Addiction, a Chronic Disease September is Recovery Month, but for many individuals the road to recovery is filled with landmines that blows up the pathway to recovery. Although there are many reasons that people relapse, let’s focus on how the disease is treated and a strategic shift that needs to happen to improve recovery results. If you have a heart condition and go into the hospital for a cardiac catherization or bypass surgery, your immediate risk of dying from a heart attack goes way down. You likely developed heart disease over time, and now know that if you don’t have a long-term plan to modify your diet, exercise regularly, take your medicine and take care of yourself the chance of having another heart attack and going back to the hospital becomes inevitable. After the hospital stay heart disease is treated as a chronic condition that requires a lifetime of lifestyle changes, medication management and diet and exercise to stay healthy and out of the hospital. The acute condition you were admitted for was resolved, but there was also a long-term plan in place to stay healthy. Much in the same way conditions like heart disease or diabetes are managed as chronic conditions, we need to look at the disease of addiction the same way. Rehab only addresses the acute symptoms of the disease. You entered the hospital with chest pains and it’s the hospital’s job is to stabilize you and treat the acute symptoms of your condition to keep you alive. Rehab is also set up to treat the acute symptoms of addiction by getting drugs and alcohol out of your system through safe detox, stabilizing you, and starting to educate you about the disease. Rehab is not designed to manage the chronic condition, only the acute care needed short-term. Longer term treatment is needed to manage the chronic condition. When someone leaves the hospital after having heart surgery, they often go to another rehabilitation program to regain their strength and begin their recovery process. The same philosophy should be true with addiction management. Once the acute symptoms are behind you from time in rehab, a longer-term treatment plan has to be in place to maintain the disease and prevent relapse and readmission. Lifestyle changes are part of long-term disease management. A heart patient knows he has to change his diet, exercise, manage his stress and adjust his lifestyle. The same is true for someone suffering with addiction. Certain foods like sugar should be avoided and regular exercise is helpful to manage stress. Keeping a healthy routine and avoiding the triggers that lead to relapse are critical. Strategies to manage co-existing disorders are critical. Because addiction is a brain disorder, it often occurs side by side with other brain disorders like depression, anxiety and bipolar disorder. Managing addiction without a plan to manage the other disorders will result in a greater struggle to stay healthy and in recovery. My Takeaways My daughter Laura had many visits to rehab, but never a good wellness and disease management plan to keep her chronic disease at bay. For 15 years, she entered treatment, had her acute symptoms addressed, then relapsed and readmitted over and over again. She was in good company as 85% of patients relapse in the first year after treatment. Unfortunately, if left untreated or treated improperly, addiction often results in death as it did with Laura when she relapsed, overdosed and died in December 2017. Reframing and thinking about addiction as a disease that requires long-term management is the first step in improving what are clearly substandard results in how it’s treated.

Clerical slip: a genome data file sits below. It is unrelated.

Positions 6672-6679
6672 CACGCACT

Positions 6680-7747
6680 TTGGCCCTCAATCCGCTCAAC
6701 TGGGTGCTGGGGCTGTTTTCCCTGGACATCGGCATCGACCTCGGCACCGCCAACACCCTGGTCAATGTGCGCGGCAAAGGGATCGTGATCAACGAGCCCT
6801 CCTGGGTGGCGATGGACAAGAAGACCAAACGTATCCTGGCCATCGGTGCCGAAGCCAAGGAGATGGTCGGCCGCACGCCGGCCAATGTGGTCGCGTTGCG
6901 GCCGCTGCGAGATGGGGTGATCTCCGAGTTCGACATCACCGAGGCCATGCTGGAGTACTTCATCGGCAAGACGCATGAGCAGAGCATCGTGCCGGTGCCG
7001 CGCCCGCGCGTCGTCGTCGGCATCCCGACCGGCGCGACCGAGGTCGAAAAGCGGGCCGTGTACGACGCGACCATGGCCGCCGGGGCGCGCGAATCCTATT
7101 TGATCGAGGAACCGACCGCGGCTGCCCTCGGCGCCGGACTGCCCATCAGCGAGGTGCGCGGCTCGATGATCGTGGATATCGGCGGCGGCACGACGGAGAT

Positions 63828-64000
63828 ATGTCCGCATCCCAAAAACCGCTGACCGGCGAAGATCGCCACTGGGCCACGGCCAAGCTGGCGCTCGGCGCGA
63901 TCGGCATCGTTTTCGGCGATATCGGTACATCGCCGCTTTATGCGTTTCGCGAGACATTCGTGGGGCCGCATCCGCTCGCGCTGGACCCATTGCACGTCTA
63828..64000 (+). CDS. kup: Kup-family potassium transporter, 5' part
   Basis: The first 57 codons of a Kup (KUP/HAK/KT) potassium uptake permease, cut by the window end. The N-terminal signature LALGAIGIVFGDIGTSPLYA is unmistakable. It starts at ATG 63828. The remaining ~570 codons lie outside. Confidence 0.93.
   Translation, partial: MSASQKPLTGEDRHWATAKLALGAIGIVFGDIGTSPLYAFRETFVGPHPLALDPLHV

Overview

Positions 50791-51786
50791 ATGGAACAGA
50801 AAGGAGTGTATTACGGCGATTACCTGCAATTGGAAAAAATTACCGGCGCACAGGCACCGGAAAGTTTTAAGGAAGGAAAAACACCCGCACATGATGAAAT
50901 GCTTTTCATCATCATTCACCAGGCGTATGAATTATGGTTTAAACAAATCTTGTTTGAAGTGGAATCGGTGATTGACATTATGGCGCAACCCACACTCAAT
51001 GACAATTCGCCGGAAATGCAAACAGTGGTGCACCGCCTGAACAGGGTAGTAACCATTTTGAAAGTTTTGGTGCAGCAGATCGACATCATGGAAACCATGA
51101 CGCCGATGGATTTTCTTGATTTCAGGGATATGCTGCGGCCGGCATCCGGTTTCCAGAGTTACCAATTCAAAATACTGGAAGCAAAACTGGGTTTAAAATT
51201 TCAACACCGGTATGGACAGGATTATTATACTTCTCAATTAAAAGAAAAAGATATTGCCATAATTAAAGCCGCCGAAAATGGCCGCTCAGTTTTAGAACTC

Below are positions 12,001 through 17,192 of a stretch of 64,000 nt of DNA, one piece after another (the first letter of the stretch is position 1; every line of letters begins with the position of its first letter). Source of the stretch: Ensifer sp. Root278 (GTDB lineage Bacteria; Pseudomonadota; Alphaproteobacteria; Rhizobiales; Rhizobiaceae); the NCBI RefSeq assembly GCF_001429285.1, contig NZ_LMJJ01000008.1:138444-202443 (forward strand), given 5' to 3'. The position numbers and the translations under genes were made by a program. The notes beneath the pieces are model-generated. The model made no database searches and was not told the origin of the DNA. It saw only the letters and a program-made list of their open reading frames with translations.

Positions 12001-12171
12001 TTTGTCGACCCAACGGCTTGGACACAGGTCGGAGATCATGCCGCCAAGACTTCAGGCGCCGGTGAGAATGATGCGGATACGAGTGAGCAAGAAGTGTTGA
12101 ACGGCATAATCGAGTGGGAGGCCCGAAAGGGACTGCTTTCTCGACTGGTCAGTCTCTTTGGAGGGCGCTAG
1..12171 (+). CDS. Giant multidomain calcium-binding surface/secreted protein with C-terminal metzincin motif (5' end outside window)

National Recovery Month
National Recovery Month Every September, SAMHSA sponsors Recovery Month to increase awareness and understanding of mental ...
Recovery month, September, Treatment